Grace Kelly's Wedding Dress: A Closer Look at the Fairytale Gown
Grace Kelly, Princess of Monaco, was a fashion icon. The Hollywood star's 1956 wedding to Prince Rainier launched her into the realm of royal wedding legend. An American actress, who had at that point attended countless awards shows, Kelly made the ultimate red carpet debut in a lace and silk taffeta wedding dress that has since inspired countless bridal gowns.
With its high neckline, long sleeves, fitted bodice and voluminous skirt, Grace Kelly's wedding dress offered up a silhouette that was both timeless and trendsetting. Legendary designer Oscar de la Renta famously said of the Hollywood star's look, "On her wedding day, Grace Kelly gave new meaning to the word icon.
Her whole look, from the regal veil to the feminine lace details and the conservative gown, made her an ageless bride." And sure enough, decades later, Princess Grace of Monaco's royal wedding dress is still heralded as one of the most iconic bridal looks of the 20th century. Get all the details about the making of the extraordinary gown below, and find out where it is currently on display.
Who Designed Grace Kelly's Wedding Dress?
Shortly after Grace Kelly got engaged to Prince Rainier in 1956, there was one big question on everyone's mind: Who would design the Hollywood star's glamorous wedding dress? Edith Head, a dear designer friend of Kelly's, assumed that she would be given the opportunity, but ultimately, the honor was bestowed upon Helen Rose, an Academy Award-winning costume designer who had worked with Kelly on four of her films, including The Swan and High Society. The gown was gifted to Princess Grace by her studio, Metro-Goldwyn-Mayer (MGM Studios), and reportedly required six weeks and 30 seamstresses to make. The elegant gown was comprised of 10 separate parts that the studio's wardrobe department hand-made using over 400 yards of fabric.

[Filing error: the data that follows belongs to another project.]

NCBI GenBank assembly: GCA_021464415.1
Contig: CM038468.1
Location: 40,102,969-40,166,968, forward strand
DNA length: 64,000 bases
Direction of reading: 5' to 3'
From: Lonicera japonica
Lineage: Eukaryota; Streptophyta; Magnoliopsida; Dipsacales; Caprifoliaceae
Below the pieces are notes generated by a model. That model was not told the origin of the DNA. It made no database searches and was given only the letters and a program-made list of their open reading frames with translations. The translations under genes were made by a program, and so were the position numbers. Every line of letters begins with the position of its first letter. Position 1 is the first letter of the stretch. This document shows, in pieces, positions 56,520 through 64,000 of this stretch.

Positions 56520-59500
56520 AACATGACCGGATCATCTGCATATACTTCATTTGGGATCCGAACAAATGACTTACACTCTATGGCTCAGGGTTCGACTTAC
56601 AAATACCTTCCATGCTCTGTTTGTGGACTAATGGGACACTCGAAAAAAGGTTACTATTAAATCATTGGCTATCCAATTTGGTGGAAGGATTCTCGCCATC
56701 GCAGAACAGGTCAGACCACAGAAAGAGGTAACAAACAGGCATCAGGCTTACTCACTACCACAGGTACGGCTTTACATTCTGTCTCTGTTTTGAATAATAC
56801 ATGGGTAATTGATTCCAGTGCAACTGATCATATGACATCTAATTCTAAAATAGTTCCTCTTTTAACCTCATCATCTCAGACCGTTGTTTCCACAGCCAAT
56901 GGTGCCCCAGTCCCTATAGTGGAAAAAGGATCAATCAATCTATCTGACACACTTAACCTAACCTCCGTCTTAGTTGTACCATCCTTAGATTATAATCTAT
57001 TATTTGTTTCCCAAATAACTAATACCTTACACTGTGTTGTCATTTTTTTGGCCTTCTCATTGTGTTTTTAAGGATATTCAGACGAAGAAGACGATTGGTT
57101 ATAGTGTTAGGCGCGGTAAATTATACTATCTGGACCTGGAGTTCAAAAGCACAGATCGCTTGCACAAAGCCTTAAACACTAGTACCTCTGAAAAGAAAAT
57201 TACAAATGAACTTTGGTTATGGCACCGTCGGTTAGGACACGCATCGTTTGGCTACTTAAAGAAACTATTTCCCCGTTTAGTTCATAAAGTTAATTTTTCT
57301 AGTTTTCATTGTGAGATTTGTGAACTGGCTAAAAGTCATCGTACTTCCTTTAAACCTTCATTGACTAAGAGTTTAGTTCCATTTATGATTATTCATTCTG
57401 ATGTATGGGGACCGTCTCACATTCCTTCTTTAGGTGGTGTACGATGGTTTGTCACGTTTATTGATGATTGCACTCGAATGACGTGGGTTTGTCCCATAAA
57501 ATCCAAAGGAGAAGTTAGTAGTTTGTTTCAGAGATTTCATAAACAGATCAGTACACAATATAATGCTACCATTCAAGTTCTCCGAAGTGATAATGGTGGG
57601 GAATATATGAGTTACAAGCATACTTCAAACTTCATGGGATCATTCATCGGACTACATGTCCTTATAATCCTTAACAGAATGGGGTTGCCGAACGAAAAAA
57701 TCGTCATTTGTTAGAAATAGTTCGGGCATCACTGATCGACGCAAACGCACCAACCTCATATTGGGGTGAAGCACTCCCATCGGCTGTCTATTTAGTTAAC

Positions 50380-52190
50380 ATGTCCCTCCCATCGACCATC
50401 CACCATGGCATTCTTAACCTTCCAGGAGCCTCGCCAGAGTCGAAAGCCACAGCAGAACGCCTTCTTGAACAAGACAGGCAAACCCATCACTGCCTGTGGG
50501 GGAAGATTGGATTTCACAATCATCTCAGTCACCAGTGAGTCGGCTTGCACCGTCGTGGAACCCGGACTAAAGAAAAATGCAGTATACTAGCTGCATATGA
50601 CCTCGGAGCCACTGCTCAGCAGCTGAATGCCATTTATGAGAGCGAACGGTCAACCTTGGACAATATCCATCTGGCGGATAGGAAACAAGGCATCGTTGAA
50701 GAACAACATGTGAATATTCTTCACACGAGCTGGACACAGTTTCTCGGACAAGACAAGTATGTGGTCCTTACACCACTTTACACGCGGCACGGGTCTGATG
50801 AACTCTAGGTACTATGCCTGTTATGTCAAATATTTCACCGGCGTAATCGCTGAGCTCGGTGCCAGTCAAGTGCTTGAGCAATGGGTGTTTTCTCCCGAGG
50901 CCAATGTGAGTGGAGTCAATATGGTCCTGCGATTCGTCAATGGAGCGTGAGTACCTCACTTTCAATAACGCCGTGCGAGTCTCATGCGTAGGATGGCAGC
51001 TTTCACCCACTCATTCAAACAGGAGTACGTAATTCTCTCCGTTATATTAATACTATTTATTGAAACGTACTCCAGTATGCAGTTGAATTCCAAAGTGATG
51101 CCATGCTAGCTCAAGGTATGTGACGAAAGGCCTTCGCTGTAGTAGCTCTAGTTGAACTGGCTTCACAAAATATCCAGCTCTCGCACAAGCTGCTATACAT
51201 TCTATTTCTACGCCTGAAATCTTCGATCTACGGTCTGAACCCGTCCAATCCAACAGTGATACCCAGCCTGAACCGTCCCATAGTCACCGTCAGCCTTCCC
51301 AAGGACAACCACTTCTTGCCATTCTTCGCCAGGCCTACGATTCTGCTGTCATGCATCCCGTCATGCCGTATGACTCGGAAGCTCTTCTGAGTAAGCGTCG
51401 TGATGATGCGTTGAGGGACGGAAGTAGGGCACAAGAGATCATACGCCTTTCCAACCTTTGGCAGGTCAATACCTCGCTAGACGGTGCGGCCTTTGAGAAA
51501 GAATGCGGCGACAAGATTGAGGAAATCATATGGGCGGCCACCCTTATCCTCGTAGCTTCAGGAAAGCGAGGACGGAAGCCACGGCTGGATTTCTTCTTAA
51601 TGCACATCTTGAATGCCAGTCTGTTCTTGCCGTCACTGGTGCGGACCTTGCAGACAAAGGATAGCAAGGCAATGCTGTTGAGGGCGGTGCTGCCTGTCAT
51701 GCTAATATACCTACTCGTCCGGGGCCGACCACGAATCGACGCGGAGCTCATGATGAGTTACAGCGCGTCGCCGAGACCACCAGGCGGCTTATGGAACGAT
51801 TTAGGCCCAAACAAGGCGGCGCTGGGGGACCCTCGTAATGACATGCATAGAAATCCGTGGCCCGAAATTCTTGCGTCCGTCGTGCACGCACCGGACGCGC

Rose also designed Kelly's lesser-known outfit for her civil ceremony, a pink brocade two-piece, which the American actress wore one day earlier.
How Much Did Grace Kelly's Wedding Dress Cost?
According to Insider, the Princess of Monaco's wedding gown cost $65,200 to make back in 1956, which would be the equivalent of about $623,000 today, making it one of the most expensive royal wedding dresses to date. By comparison, Princess Diana's iconic gown for her nuptials to Prince Charles cost about $127,000 in 1981, or the equivalent of $490,000 today. Meghan Markle's modern Givenchy wedding dress cost around $265,000 to make back in 2018 (or around $276,000 in today's terms). Much of Grace Kelly's wedding gown costs came down to its materials: the multi-layered dress required more than 100 yards of silk net and featured 125-year-old Brussels lace, taffeta and thousands of hand-sewn pearls. Even the Juliet cap that held the movie star's veil firmly in place featured exquisite lace and pearl embellishments.
The Style, Shape and More
Princess Grace's wedding dress is perhaps best recognized for its unique silhouette—a high neckline, long lace sleeves, a fitted lace bodice, and a bell-shaped skirt with a three-foot-long train. The details of the gown's construction are impressive: the bodice included an under-bodice, skirt support, and slip; the pleated silk faille skirt was made up of three attached petticoats—a foundation petticoat, a ruffled petticoat and a smoothing petticoat; and the three-foot-long train was comprised of a triangular tulle and lace insert. A silk faille cummerbund completed the look.
The MGM wardrobe department also hand-sewed thousands of pearls onto the skirt itself and re-embroidered the antique Brussels lace bodice so as to render the seams invisible, adding seed pearls to further elevate the gown. Kelly's wedding gown has inspired numerous other famous dresses, including Kate Middleton's 2011 Sarah Burton for Alexander McQueen wedding gown, Miranda Kerr's 2017 Dior wedding dress and even Billie Eilish's 2021 Oscar de la Renta Met Gala gown.
Accessories from Princess Grace's Wedding Day Look